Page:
‘Oh Christ! Oh Christ, the bairns…’

Over the years, I’ve often commented on how inspirational Dorothy Dunnett’s writing has been to me as I tread the path.

Once a couple of years ago, I was asked to write a piece for the Dorothy Dunnett Society’s august journal, Whispering Gallery, on the nature of shock or more particularly, what I found to be the most shocking piece of writing in Dunnett.

Dunnett is a master of the shock tactic and in truth, there are many incidents over The Lymond Chronicles and The House of Niccolo. But for me, ultimately it came down to one and it’s the one that gives this post its title: ‘Oh Christ! Oh Christ, the bairns…’ from Pawn in Frankincense.

It begins thus:

‘I propose that what has begun as a game, entangling as puppets who knows how many innocent as well as the guilty, should end in like fashion…I propose a game of live chess…’ Roxelana Sultán – PiF

 I remember picking up Pawns to continue reading in bed one night, thirty-five years ago. I had been a devotee of Dunnett since reading Niccolo, and had moved onto Lymond, the man I called the human jigsaw because pieces to complete the puzzle were always missing.

The tension had built to a crescendo in the Palace of Suleiman the Magnificent and I thought at the time: ‘A human chess game? What’s the price for being removed from the board then? In what way can this possibly move the story forward unless it perhaps ends with Gabriel’s death? Because who else deserves to pay a heavy price?’

Was I to know at that point that a child might be removed? Or not?

That it may be the wrong one, or not?

Or that it would spin Lymond into infinite pain and self-loathing?

Or not?

Having already discovered Oonagh flayed and filled with straw (my other most shocking discovery), an unwilling part of me knew there would be a violent outcome to the chess game, so I read on, heart in my throat and my breath short.

The outcome of course, amongst the silk and tesserae of that selamlìk is legendary. The quiet brutality, the shriek of Gaultier … the heartbreaking massacre of an innocent…

Dunnett has a way of creating unforgiving drama with precision. The timbre of voices, facial expressions, refined movement within the room.

‘Still as a clock spinet… marking the hours, its case rimed with spectacular jewels; its inner wheels blindly spinning, awaiting the impersonal touch on the lever to trip it into a mechanical cascade of action. Which child to use for his checkmate? Which child to have killed?’

 To me, the lack of emotion visibly evident in Roxelana and Lymond, the poignant kindness of Phillipa, the fire within Jerott and Marte are all such counterpoints to the bloody drama occurring in the corner of that seraglio room in Mìkàl’s arms. I often wonder how Dunnett, a mother of two sons, managed to write that scene. As a young mother of a blonde, blue-eyed son of Khaireddin’s age at the time of that first reading, I sat up in bed and cried. I was so drawn into the scene within the seraglio that all I could see was my own child.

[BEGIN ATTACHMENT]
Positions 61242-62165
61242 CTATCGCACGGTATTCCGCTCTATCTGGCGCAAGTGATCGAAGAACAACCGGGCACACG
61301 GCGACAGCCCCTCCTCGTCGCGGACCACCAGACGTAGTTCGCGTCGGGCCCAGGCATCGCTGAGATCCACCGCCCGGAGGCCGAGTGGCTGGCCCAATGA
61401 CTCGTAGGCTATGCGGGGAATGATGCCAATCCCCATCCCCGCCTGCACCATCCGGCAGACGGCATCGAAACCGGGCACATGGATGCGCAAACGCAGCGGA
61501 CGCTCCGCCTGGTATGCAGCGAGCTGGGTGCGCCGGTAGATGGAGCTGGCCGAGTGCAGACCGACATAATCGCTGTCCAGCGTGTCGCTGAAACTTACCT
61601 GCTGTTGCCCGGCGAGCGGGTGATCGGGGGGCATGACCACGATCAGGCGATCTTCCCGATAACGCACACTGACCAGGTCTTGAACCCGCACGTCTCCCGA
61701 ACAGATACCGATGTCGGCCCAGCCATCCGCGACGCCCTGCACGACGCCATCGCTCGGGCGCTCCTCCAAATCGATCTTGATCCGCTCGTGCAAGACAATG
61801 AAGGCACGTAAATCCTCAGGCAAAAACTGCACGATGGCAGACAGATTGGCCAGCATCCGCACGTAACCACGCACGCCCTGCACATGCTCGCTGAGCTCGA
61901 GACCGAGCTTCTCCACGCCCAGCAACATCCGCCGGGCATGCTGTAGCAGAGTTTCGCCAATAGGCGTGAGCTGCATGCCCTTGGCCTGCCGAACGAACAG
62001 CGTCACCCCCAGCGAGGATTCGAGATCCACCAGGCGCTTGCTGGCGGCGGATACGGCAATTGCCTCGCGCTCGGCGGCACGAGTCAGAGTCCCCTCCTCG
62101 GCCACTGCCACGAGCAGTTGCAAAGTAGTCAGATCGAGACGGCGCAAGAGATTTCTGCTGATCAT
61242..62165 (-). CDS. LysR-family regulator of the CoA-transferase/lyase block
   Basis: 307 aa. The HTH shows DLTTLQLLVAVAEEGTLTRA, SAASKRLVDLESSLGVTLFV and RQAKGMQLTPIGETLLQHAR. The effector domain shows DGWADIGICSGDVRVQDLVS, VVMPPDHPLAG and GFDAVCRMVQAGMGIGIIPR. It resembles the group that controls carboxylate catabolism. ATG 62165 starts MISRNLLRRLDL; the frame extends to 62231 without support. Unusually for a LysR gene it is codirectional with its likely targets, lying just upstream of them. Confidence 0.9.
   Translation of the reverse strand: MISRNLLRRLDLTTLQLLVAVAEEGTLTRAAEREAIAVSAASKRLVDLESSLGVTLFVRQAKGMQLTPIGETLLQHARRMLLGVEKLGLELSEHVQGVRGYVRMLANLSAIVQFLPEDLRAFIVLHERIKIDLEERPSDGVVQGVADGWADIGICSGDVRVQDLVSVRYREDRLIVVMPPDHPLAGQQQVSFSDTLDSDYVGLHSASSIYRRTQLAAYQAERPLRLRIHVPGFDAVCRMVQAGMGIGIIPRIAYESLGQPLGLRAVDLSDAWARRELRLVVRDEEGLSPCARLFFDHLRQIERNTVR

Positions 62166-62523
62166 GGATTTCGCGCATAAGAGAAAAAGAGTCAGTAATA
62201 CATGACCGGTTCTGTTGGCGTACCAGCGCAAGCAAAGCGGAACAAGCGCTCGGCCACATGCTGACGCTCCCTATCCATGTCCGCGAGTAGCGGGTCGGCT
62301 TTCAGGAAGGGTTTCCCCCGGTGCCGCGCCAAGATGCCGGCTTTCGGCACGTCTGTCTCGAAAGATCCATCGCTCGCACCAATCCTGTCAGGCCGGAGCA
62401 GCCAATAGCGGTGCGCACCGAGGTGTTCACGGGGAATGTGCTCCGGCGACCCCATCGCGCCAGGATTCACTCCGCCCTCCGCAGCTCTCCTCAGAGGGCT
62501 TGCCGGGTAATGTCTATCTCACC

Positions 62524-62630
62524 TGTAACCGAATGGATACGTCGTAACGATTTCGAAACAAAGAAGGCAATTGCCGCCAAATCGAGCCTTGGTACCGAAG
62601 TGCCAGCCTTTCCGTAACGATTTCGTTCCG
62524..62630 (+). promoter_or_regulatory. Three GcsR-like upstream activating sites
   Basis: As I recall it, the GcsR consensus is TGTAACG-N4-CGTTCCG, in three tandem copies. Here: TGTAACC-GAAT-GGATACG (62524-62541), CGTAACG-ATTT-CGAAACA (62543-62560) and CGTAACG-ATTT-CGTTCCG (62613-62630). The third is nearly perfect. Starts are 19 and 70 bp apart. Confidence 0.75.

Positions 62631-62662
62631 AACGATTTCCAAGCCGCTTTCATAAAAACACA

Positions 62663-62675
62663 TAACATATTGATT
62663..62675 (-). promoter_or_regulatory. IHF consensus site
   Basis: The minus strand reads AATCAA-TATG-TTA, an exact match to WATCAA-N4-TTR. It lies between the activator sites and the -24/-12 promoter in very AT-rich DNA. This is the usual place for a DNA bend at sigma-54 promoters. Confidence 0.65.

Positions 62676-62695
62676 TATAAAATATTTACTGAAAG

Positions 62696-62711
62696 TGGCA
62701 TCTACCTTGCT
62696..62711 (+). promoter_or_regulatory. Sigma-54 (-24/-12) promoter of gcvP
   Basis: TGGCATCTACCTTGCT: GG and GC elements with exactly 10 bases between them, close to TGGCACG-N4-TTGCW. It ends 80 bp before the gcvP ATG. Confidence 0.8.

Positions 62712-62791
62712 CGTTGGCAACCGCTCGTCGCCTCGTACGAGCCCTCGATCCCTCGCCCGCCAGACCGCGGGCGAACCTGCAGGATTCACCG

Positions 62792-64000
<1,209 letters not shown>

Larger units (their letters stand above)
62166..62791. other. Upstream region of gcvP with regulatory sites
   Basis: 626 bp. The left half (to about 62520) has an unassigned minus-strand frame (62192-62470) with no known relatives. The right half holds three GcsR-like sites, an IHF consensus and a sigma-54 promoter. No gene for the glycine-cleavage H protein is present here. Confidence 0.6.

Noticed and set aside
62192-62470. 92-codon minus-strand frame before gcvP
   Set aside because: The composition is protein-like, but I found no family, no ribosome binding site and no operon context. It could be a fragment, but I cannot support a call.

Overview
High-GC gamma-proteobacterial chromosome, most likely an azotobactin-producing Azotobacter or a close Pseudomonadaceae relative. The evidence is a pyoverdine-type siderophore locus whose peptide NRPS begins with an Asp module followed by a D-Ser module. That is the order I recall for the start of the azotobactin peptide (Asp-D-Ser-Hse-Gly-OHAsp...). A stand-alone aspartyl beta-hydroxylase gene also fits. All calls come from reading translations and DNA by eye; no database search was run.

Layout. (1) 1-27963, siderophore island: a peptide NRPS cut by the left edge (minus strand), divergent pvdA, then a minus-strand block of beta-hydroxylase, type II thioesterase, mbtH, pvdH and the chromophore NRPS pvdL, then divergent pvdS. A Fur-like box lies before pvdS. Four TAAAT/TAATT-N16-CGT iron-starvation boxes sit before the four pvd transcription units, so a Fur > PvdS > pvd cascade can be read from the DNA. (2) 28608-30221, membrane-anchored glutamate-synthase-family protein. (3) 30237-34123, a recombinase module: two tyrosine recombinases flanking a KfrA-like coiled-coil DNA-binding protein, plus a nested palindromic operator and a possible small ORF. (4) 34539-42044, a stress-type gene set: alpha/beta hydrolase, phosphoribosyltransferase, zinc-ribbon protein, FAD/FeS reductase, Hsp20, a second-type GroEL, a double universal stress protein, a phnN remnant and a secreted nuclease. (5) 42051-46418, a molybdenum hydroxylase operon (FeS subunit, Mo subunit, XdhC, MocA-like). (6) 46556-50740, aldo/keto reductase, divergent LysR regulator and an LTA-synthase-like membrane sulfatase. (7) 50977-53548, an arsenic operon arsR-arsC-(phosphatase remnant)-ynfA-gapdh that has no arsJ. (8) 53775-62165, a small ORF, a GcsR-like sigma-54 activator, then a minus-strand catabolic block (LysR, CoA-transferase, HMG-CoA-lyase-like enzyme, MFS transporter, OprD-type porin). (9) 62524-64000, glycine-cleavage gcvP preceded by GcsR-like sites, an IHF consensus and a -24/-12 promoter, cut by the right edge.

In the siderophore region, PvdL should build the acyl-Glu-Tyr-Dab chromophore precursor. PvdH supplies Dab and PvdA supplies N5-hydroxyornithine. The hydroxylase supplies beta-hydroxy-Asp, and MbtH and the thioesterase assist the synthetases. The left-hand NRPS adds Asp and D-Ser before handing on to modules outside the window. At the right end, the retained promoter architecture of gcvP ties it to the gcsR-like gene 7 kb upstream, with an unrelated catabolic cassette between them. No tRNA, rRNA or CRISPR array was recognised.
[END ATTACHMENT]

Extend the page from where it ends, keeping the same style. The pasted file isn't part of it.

It was… shocking.

These days I look back and wonder at the mastery, at the manipulation of the long-term in Dunnett’s hands. I always hoped Lymond would be united with his offspring and that all the pain might be worth it. But how clever was Dunnett to imply that the saved child might indeed be the wrong one? By doing so, she twisted the narrative once more, filling it with Lymond’s angst, with his need for complicated redemption of his soul. And the possibility of the saved child not being Lymond’s own meant that even in death, Gabriel could win. An abominable thought…

Having a reader guessing which son is Lymond’s right to the end of the series is the game play of a champion writer. I remember an interview where Dunnett commented that her publisher asked her not to reveal who the real son was and she reluctantly agreed. But then in that magnificently crafted way, she maintained she left hints for us all the entire way through the saga. I have to say I was so drawn into the brutal drama playing out that I missed every single hint and I am glad to this day.

One thing she did say, however, was: ‘Good and bad stock can produce indiscriminately good and bad offspring, and our environment can ruin what was potentially good. There is no place for prejudice. More than that, I am not going to spell out.’ 

Those words could almost indicate that terribly abused little Khaireddin, Lymond’s son or not, could never have lived, that there was indeed no hope.

There is no fear or favour in Dunnett’s style. She moves the story on, piece by damaged piece, slotting each scene in with mastered care, shock by undeniable shock. I could say that nothing shocked me by the end of that chess-game but I would be wrong.

Dunnett’s writing continues to un-leaven my sensibilities, even this many years later.

I’m in awe of her master-storytelling and will forever remain so.